is experiences wild hog and deer hunting.



At this booth by Haywood College, the children matched the foot prints with the scat, or poop, of the animal that it belonged to.  All of these animals can be found in the forest and it is important to know how to read the signs (scat and tracks) left behind by the animals. 



At this booth, they learned about trapping, skinning, and tanning hides.



At this booth by the Forestry Department, they learned more about animal skins, and bones.



They were each given a deer jaw bone to take home with them.



Then these local hunters gave the kids a lesson on how to determine how old the deer was by looking at their teeth.



Next, we tried some delicious deer stew.  It was made with ground deer, water, potatoes, carrots, thyme, salt, milk, (and maybe other delicious seasonings I have forgot), and cooked for 6 hours on an outdoor fire.  It tasted better than any gourmet soup from a restaurant, and was full of great nutrition.  Our chef was a deer hunter and had caught the deer himself and had a local butcher grind steaks for him to use in this delicious recipe.



We also enjoyed Italian spiced, deer smoked sausage, which disappeared faster than I could snap a picture.  It looked just like polish or smoked sausage from the store, but it was made at home with the loving and skilled hands of a deer hunter.  The kids loved it!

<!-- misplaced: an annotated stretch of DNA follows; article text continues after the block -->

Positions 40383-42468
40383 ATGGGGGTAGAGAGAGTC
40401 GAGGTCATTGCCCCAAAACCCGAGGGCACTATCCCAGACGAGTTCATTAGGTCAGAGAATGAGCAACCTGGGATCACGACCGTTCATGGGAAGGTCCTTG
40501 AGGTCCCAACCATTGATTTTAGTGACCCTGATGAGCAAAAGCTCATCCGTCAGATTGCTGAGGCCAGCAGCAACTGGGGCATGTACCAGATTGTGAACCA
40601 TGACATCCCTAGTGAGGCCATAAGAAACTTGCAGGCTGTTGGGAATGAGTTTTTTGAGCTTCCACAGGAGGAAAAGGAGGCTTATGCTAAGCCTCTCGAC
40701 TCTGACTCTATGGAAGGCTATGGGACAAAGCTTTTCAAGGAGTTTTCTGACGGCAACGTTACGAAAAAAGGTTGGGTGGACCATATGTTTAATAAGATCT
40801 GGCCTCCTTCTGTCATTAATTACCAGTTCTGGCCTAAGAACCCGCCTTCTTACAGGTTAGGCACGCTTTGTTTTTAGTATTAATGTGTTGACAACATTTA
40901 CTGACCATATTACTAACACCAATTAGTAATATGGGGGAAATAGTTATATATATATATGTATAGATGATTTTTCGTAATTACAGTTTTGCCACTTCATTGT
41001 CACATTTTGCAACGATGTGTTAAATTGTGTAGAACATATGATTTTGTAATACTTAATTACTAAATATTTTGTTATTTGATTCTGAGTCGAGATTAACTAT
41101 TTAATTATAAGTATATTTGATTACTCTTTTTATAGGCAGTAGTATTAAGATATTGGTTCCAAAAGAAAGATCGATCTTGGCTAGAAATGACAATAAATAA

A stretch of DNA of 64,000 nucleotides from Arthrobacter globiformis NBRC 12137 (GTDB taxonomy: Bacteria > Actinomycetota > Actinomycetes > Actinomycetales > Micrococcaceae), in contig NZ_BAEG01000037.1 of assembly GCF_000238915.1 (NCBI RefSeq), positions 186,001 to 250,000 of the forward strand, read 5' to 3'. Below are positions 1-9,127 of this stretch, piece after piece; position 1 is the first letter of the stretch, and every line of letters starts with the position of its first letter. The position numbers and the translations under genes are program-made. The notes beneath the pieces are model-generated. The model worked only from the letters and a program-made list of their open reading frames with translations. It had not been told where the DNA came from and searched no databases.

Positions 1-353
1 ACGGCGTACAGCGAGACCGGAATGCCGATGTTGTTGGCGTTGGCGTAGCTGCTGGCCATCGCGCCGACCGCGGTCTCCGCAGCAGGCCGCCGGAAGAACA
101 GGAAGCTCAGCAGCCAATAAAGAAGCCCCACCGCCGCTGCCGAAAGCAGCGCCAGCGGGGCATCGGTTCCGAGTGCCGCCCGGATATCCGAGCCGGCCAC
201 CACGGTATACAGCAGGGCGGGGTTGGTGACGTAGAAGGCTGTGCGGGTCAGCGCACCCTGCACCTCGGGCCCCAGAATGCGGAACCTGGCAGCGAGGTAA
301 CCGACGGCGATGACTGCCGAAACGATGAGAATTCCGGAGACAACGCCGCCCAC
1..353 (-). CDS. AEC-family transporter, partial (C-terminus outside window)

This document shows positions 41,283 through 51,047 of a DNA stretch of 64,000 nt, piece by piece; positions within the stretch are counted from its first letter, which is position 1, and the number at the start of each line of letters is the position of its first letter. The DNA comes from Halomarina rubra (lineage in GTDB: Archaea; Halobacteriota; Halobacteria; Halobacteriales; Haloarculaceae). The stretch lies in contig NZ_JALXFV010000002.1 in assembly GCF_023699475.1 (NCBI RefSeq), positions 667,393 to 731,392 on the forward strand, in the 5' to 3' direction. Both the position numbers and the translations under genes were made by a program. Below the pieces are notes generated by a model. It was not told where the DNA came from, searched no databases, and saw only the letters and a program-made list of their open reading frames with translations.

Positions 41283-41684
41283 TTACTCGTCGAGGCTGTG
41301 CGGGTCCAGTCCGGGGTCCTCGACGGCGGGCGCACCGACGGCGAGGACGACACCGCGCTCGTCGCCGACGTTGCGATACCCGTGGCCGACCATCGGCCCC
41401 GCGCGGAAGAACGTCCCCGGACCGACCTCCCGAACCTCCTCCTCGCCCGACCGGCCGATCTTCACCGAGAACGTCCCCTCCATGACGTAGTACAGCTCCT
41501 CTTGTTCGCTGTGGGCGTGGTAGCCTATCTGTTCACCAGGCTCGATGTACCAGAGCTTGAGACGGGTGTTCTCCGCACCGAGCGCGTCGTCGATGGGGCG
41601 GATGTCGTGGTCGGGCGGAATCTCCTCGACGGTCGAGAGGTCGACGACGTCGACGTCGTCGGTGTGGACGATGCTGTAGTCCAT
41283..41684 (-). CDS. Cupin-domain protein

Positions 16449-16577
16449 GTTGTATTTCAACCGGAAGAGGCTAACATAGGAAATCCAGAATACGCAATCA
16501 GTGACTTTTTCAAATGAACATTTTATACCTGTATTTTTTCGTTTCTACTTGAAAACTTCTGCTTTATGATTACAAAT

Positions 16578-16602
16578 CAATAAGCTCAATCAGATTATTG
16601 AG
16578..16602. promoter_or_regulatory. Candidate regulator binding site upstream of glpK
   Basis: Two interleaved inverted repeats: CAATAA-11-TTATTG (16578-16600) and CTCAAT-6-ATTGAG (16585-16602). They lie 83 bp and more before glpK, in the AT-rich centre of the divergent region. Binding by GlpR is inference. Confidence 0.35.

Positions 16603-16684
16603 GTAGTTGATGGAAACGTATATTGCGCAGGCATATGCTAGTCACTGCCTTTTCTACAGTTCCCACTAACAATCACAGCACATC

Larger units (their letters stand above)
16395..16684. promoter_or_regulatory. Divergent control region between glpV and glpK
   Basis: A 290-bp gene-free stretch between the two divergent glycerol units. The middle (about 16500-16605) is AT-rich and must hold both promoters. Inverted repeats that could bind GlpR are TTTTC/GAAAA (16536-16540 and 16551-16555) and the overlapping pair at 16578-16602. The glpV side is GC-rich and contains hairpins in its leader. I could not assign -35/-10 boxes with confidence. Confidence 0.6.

We had a great day with hands on learning at the Pisgah Forest National Hunting and Fishing Festival.



Hunting, Fishing, and Gathering is a part of our human heritage.  Our family wants to preserve and pass on this heritage to future generations before the knowledge is lost due to modernization, or outlawed due to activists who don’t value this heritage. 

Having life skills to know how to acquire food, the opportunity to actually go out and hunt for it, and to know how to prepare the food for consumption and survival, are valuable life skills.  Only until the recent two or three generations (less than a hundred years), have men and women not been dependant on hunting, fishing, and gathering to provide for some of their daily or seasonal food needs.  Modernization of our foods and farming, has caused many to become ignorant of the skills that the human race needed since the beginning of time, to hunt and fish to feed themselves, and their family.  

Thank you Pisgah Forest Education Center, and all the wonderful volunteers, for helping to preserve this hunting and fishing heritage through this fun educational program.

How do you teach your kids valuable life skills and survival skills so they will know how to gather or hunt for food if the need arises?  Please leave your comment below, thank you.


This post will be linked up with
No Time For Flash Cards
Science Sunday
ABC and 123
Raising Homemakers







Please share.

1 thought on “National Hunting and Fishing Festival

  1. Joy Post author

    It’s been awhile but we LOVE going there! we have never been to that event though. I love deer meat! (although I could never hunt myself..don’t have a problem with others doing it 😉 That is a great photo! you look great! You will look back and love that photo and that your husband wanted to take it. 3/4 of my pregnancy photos were lost by Walmart. I have one full term pg and only a few photos. 🙁

    Reply

Leave a Reply

Your email address will not be published. Required fields are marked *

This site uses Akismet to reduce spam. Learn how your comment data is processed.